US: states team up to drive EV adoption

17 January 2012 (re-printed from

The West Coast of the US has been at the forefront of EV development in the US so far. Now a new collaborative initiative could see the Northeast catching up.


By Beth Buczynski

In late November 2011, transportation, energy, and environment officials from ten northeast US states and the District of Columbia announced that they would join forces to create the Northeast Electric Vehicle Network (NEVN).

The network’s efforts will be supported by a $994,500 Electric Vehicle Readiness Grant awarded by the Department of Energy to the New York State Energy Research and Development Authority (NYSERDA) on behalf of the Transportation and Climate Initiative (TCI). TCI works to minimise reliance on high-carbon fuels, improve efficiency of freight movement, expand the use of innovative information technology, promote sustainable growth and reduce vehicle-miles traveled.

Participants in the Northeast Electric Vehicle Network are Connecticut, Delaware, Maryland, Massachusetts, New Hampshire, New Jersey, New York, Pennsylvania, Rhode Island, Vermont and Washington, DC. These jurisdictions will work together to attract public and private investment in infrastructure for clean vehicles. By joining NEVN, states send a clear market signal that they are committed to making the rollout of electric vehicles (EVs) a success and are already working with key private-sector stakeholders like vehicle manufacturers, charging station manufacturers, and utility companies.

As part of their existing collaboration through the TCI, the participating states will promote all clean vehicles and fuels, and help to facilitate deployment of electric vehicle charging stations and related infrastructure throughout the Northeast and Mid-Atlantic states.

Bridging borders
Because of their small size and the close proximity of several large metropolitan areas in the Northeastern corner of the US, it’s especially important for states in this region to collaborate on transportation projects.

“Travelers routinely drive across multiple state boundaries in the northeastern United States due to the compact nature of the region so states have to develop more consistent approaches and work together on strategic planning in order to be effective,” says Chris Coil, Communications Director at the Georgetown Climate Center. “Collectively, these states are striving to ensure that travelers can confidently drive electric vehicles from northern New England to Washington, DC, and everywhere in between.”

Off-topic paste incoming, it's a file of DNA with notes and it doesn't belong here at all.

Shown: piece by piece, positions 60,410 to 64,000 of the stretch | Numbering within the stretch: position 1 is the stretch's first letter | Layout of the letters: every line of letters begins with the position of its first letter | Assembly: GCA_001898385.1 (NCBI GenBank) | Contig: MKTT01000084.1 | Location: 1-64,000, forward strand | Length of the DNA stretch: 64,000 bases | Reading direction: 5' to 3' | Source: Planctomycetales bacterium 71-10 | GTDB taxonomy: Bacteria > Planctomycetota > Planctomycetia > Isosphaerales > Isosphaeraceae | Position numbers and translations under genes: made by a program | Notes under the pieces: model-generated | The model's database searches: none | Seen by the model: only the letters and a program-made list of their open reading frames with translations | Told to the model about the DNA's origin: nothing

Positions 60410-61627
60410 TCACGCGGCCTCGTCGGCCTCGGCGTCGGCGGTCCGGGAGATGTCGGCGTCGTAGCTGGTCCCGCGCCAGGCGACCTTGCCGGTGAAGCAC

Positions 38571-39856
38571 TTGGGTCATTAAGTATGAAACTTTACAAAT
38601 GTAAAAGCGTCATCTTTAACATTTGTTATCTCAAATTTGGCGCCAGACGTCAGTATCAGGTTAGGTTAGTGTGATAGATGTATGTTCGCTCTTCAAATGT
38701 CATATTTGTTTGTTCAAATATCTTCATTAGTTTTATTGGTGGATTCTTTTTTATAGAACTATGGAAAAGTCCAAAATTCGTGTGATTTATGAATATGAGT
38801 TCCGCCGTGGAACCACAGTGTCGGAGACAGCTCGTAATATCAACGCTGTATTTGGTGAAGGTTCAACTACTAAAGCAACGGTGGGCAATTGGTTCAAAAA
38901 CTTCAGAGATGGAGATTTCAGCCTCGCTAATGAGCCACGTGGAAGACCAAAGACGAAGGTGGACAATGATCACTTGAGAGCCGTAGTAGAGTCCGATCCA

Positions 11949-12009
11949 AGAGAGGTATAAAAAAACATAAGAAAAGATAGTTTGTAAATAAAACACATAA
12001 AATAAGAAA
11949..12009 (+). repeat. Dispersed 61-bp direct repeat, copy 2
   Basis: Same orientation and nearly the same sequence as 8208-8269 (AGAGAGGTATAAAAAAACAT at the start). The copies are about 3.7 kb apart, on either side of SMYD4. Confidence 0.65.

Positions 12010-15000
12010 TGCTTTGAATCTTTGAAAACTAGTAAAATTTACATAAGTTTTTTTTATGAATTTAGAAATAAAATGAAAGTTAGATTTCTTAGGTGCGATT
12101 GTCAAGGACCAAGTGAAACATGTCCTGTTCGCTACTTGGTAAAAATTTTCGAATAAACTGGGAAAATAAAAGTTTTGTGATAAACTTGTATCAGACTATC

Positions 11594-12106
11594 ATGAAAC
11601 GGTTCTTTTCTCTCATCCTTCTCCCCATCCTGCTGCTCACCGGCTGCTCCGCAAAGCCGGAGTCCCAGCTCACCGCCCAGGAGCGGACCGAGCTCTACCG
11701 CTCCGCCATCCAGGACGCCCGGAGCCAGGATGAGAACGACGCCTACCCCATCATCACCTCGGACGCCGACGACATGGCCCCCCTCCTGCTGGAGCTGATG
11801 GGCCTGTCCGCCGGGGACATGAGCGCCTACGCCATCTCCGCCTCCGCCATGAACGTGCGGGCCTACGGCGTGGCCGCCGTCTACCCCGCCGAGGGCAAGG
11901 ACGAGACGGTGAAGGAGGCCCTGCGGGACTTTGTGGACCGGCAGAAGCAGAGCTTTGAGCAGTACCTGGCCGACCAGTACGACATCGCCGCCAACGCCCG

The Georgetown Climate Center currently hosts Transportation and Climate Initiative materials, including those relating to the Northeast Electric Vehicle Network, through a dedicated web portal. The TCI is expected to launch its own website later this year.

Benefits of collaboration
According to Coil, the benefit of the collaboration and strategic planning is that states can ensure that public charging infrastructure is locally appropriate: that’s to say, it reflects where the infrastructure begins and ends in adjacent states, and where the infrastructure is really needed within the state.

The substantial grant TCI received from the Department of Energy will provide the initial injection of funds to help the states set the foundation for what they hope will be much faster and widespread adoption of EVs as the 2015 goal approaches.

“The Department of Energy Community Readiness and Planning grants enable awardees to develop planning materials for EV deployment in their communities,” said Coil.

TCI’s grant is funding a range of activities: region-wide stakeholder engagement, a literature review, education and outreach activities, the development of siting and design guidelines, and model building codes, permitting, and zoning documents. All of these can be used by communities throughout the region.

“Creating planning documents now will allow communities to easily adapt to electric vehicles as they are made more widely available”, Coil adds.

Early progress

Several participating states are already moving forward with the construction of charging stations. For example, Maryland is in the process of building about 65 charging stations, and many other states in the region are building charging infrastructure too.

Initially, however, most charging is expected to be done overnight at people’s homes and at work, so making the permitting process for charging installations as smooth as possible will be a very important task of the Northeast Electric Vehicle Network.

“We want to make sure that early adopters have a good experience and that charging stations are easy and quick to install,” says Coil. “We also need to develop solutions for users without garages (those who live in apartment complexes and town houses) so the group will be working on approaches to meet those challenges as well.”

Although the Northeast Electric Vehicle Network hasn’t set a specific goal for the number of EVs it hopes to put on the road in the next few years, if successful, its impact will be hard to miss in the Northeast region.

“Participating states are committed to leading the way when it comes to the deployment of electric vehicles,” said Coil. “Numbers will depend on how quickly the industry begins to ramp up and the state of the economy. Collectively, participating states have committed to ensuring that the northeastern US captures at least 20 per cent of all EV sales and usage when compared to the United States as a whole . . . . about 200,000 vehicles.” An ambitious target.

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